Sunday, February 21, 2010
Kings and Ducks play crucial role in USA-Canada game
What an incredible game this was. A 5-3 victory by Team USA over Team Canada made all the more entertaining, compelling and intriguing for fans of the Kings and Ducks because so many players from those two teams were involved at key intervals throughout the game.
Take the defensemen for the Anaheim Ducks who are playing for opposing teams: Scott Niedermayer is the captain of Team Canada; Ryan Whitney is a rearguard for Team USA.
Both had inauspicious starts in this one.
First, Niedemayer lost a battle behind his own net just 41 seconds into the game. Team USA gained possession, the puck ended up back at the point, and Brian Rafalski fired it past Martin Brodeur to make it 1-0 for the U.S. It was Rafalski's third straight goal for his team. He scored the last two goals in the 6-1 romp last Thursday over Norway.
But the Canadians pulled even just before the halfway point of the period when Whitney coughed up the puck deep in his own zone. That allowed the swarming Canadians to keep it alive. Back it went to Duncan Keith at the point, and his shot was tipped beautifully by Eric Staal past Ryan Miller.
Want more Kings and Ducks story lines in this game?
Fast forward to the second period. The score was tied 2-2 and we already saw Bobby Ryan of Team USA and his Ducks teammate, and very near locker neighbor Corey Perry, bashing into each other. We saw a breathtaking rush by the Kings and Team USA's Dustin Brown down the left boards, honing in on his Kings teammate and roomate Drew Doughty. Brown slipped the puck past Doughty, seeming to have a path to the net, but Doughty flung himself on the ice, jabbing at the puck not once, but twice and preventing Brown from making a play.
Then, with just over three minutes left in that second period, Ryan kept the puck alive in Canada's offensive zone with a pass to Rafalski at the point. Ryan then headed for the net, where a scramble ensued and there he was, the guy who started the play with that pass to the point, too off-balance to take a shot. Instead he nudged the puck towards the goal, where Chris Drury finally shot it in to make it 3-2, Team USA.
Later in that period, it was Brown again, crashing the net and getting stoned by Brodeur and then at the end of the period a scuffle ensued after Niedermayer purposely and purposefully glided into Brown as the buzzer sounded to end the period, the captain of Team Canada and the Ducks tried to deliver a little, not so subtle message to the Kings captain and Team USA alternate captain.
Move ahead to the third period. The pace of the game incredible, the crowd roaring in either delight or despair--depending on one's allegiance--as Team USA was awarded with not one, but two consecutive power plays, the first a carry-over from the end of the second.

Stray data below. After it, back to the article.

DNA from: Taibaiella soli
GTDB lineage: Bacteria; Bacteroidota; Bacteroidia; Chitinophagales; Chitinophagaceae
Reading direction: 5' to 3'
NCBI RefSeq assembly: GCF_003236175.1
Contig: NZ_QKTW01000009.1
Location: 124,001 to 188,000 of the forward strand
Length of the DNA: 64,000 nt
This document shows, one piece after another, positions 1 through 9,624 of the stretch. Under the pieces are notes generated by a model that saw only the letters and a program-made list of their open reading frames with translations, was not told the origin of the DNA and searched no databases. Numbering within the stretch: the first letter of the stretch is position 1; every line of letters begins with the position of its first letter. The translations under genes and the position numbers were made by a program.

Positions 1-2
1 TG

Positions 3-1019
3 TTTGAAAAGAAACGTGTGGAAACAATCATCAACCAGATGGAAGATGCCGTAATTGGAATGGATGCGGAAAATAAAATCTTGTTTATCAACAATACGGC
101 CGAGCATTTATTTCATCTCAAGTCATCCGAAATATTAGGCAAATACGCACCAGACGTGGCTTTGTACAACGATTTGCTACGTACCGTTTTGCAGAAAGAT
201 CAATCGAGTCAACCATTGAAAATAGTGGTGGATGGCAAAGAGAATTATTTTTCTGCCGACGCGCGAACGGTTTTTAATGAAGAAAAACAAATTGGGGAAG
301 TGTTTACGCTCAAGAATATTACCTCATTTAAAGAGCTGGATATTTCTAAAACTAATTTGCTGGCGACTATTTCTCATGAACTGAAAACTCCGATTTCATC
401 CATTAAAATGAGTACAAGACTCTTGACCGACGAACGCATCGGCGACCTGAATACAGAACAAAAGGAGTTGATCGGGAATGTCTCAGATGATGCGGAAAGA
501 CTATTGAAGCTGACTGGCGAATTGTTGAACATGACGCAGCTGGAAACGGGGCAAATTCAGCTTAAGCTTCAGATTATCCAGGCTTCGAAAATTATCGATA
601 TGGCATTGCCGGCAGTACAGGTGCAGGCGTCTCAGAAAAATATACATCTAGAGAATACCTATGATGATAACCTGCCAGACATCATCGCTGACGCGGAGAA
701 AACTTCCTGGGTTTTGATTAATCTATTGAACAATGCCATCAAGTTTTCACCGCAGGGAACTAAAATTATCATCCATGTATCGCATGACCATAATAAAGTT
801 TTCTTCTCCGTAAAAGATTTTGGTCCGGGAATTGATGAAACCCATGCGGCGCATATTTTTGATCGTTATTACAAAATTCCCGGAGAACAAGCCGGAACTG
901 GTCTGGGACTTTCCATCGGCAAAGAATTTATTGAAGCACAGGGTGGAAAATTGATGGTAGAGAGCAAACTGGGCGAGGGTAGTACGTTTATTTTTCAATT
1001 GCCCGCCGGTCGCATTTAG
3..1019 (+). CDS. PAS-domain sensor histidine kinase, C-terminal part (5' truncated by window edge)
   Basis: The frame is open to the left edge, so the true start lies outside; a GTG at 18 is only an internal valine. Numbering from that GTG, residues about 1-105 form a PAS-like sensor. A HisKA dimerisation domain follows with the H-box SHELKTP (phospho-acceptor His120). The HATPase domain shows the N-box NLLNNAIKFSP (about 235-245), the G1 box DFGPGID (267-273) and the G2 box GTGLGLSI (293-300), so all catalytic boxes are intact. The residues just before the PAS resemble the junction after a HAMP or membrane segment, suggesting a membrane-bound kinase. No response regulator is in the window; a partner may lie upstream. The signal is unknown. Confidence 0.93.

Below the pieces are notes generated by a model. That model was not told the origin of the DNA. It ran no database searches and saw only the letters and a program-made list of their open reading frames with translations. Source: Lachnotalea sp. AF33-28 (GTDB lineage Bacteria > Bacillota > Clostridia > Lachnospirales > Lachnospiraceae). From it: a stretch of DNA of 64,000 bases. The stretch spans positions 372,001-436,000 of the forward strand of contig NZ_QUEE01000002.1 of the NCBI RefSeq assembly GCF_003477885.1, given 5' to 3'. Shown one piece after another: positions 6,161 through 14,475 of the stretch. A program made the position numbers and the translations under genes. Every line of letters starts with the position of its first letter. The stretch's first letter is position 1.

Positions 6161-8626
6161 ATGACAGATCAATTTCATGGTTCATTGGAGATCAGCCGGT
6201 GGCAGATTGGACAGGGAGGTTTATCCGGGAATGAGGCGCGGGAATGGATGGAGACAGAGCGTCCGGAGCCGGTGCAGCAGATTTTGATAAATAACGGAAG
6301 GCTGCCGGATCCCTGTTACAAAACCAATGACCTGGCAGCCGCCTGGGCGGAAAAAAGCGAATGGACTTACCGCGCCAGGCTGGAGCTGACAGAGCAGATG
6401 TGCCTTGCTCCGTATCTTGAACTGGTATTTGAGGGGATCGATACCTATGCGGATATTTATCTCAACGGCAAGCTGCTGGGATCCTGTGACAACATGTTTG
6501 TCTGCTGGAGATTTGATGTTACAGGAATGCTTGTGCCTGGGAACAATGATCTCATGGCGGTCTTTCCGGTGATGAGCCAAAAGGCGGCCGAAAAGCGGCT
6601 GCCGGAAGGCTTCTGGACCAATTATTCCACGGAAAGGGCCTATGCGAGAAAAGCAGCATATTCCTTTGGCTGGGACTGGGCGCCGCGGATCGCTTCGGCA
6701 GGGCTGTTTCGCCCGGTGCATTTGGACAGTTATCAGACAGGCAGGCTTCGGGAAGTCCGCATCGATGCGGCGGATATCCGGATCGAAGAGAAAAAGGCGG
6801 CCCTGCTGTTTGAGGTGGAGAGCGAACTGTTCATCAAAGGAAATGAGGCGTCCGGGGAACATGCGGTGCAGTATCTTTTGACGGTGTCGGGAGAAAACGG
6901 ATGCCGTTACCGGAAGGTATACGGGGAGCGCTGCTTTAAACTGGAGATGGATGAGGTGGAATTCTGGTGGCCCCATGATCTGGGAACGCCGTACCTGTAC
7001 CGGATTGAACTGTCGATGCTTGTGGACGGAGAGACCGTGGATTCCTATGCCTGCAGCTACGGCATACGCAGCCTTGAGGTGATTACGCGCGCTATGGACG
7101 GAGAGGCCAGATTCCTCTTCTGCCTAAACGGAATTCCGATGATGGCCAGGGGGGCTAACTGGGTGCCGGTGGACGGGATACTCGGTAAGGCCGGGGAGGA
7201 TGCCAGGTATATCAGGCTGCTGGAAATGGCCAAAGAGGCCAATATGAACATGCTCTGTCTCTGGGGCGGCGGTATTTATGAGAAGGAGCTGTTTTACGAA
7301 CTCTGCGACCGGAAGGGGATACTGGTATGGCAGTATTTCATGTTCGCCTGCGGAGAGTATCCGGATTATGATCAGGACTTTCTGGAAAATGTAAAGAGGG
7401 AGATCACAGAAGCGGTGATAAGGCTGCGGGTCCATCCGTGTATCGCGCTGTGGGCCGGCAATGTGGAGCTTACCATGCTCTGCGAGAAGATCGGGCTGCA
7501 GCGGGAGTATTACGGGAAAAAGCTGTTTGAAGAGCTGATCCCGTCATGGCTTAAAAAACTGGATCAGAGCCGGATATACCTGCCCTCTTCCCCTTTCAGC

Brodeur did his job, keeping his team in the game as he kept Team USA off the board.
But just after Team Canada killed off two power plays in the first four minutes of the the third period, Perry was called for not just slashing Brown's stick, but breaking it in half. Subtlety has never been one of Perry's strong suits.
And that third straight penalty against Team Canada proved to be the deadly charm for Team USA -- another shot by Rafalski, who somehow has morphed into Bobby Orr in this tournament, and it was tipped in by Jamie Langenbrunner. In 750 NHL games, Rafalski has had just two two-goal games. In his last two Olympic games, he had two goals in each, plus that assist on the goal that made it 4-2 for Team USA.
In the waning moments of that heart-pounding third period, Miller made great saves on both Perry and his Ducks teammate Ryan Getzlaf. In the last two minutes of the game, when both coaches only want players out there they trust implicitly -- both from an offensive and defensive standpoint, who was out there? Perry and Getzlaf for the Ducks, of course. But also lurking on the blue lines of each team were two kids from the Kings -- Doughty for Team Canada, firing pucks from the point, and Jack Johnson, his frequent partner when the Kings are in these situations, frantically trying to keep the puck away from his net in crunch time.
Then Sidney Crosby scored to cut the USA lead to 4-3 and you start to think about that score, the same score that was the final when another Olympic team from the United States scored an improbable victory over another favored opponent exactly 30 years tomorrow. Would that score stand up?
It was in doubt until the final seconds, soon after a final Doughty blast from the point was blocked and Brodeur had been pulled. There was a race for the puck between an American and a Canadian player as it slipped into the Canadian zone, and it looked like that Canadian player, Corey Perry, had the angle on the American, Ryan Kessler, who plays for the hometown Vancouver Canucks.
But no, Kessler desperately sprawled, flinging his stick at the puck, and it slithered into the net and that made it 5-3. Team USA, the underdogs, the bunch that no one gave a chance to in this event, piled onto each other in jubilation. They are 3-0. The Canadians are 2-1, losers to the U.S. and slim shootout winners over their previous opponent, Switzerland. Their shoulders seemed to be sagging, and it was only because the pride of the entire country that they represent was sagging too.
What a tournament this is. And what a game it was, especially for some guys that all of us here in southern California know so well.
I can't wait for tonight's game between Sweden and Finland.
There's a pretty good chance that some guy named Selanne, first name of Teemu,who plays for that Ducks team and for Finland, may just make some noise.